About 90% of my career can be defined as high-touch white glove engagement – it’s something that has become, at least in my mind, the only way that I know how to work. When I started to consider moving to a larger firm, that was my main area of focus, that I needed to be at a place where this manner of practice was seen as an asset …
Enter BOKA Powell.
The irony that I am now at a large firm is not lost on me. Despite the fact that in my career I have worked for two firms over 40 people and one firm well over 100 people I would generally consider myself a small-firm guy. Over the last several months as I was contemplating this move, I made my fair share of “pro” and “con” lists and with each iteration, the line between the two lists became increasingly blurred. When I was a younger man, I had a difficult time understanding my place in the room and frequently shared my opinion with people (many years my senior in terms of experience) as if it were fact and my logic infallible. This was a problem in larger firms but in a small firm? Not so much, and in some cases, it was seen as an asset. Now that I have become an elder statesman, my ability to temper how I deliver my opinions is considerably more polished.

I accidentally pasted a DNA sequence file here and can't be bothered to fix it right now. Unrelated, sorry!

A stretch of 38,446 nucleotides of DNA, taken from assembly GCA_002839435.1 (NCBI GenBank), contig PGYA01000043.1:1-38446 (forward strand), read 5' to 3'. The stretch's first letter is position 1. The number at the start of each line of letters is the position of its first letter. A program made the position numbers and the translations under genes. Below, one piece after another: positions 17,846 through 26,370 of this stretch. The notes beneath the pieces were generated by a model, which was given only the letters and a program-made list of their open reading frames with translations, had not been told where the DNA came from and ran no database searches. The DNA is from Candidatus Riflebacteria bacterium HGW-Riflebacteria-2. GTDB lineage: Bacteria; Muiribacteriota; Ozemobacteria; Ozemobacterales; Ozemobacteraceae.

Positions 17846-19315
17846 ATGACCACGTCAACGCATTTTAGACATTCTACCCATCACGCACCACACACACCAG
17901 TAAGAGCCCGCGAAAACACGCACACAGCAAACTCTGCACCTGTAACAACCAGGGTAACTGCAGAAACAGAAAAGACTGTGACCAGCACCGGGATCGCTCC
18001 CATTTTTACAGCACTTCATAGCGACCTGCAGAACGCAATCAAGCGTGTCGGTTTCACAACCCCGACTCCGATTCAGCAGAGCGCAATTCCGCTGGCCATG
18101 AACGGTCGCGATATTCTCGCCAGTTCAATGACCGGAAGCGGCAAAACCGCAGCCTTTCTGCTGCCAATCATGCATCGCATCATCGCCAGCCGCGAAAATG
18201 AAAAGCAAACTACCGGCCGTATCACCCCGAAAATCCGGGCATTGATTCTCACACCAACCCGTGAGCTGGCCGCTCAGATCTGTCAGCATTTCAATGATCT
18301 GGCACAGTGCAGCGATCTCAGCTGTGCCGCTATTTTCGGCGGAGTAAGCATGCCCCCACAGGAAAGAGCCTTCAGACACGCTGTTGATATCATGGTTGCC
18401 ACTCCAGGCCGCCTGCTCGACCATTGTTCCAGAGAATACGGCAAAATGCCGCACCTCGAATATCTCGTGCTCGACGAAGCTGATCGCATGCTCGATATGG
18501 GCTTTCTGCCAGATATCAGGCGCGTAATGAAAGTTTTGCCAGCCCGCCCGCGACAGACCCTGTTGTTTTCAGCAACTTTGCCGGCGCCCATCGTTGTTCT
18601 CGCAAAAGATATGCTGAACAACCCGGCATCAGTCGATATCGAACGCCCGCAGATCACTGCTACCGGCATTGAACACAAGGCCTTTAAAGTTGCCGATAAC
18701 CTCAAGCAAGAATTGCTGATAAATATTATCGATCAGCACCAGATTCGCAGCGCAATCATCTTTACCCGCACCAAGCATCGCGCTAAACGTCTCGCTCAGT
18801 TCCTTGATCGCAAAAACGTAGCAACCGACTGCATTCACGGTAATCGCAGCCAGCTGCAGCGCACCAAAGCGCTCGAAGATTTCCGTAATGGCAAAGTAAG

I have preached on this site many, many times, that the most beneficial thing for anyone to figure out is what they are good at and then pursue that thing with 100% of their energy. I still believe this to be true and I consider this latest career move to be a further refinement of my abilities and my interests. If I were to distill those things down, I have to acknowledge that what I really enjoy is collaborating, designing, mentorship, and having a variety of responsibilities. I had that at my last office to be sure but now at BOKA Powell, due largely to the size of their office and the scale of the projects they work on, I have it 10 times over. I’ve only been here a few days but I have already been engaged on three different projects, all of which are of a scale and market sector that is new for me … what could be more fun!?!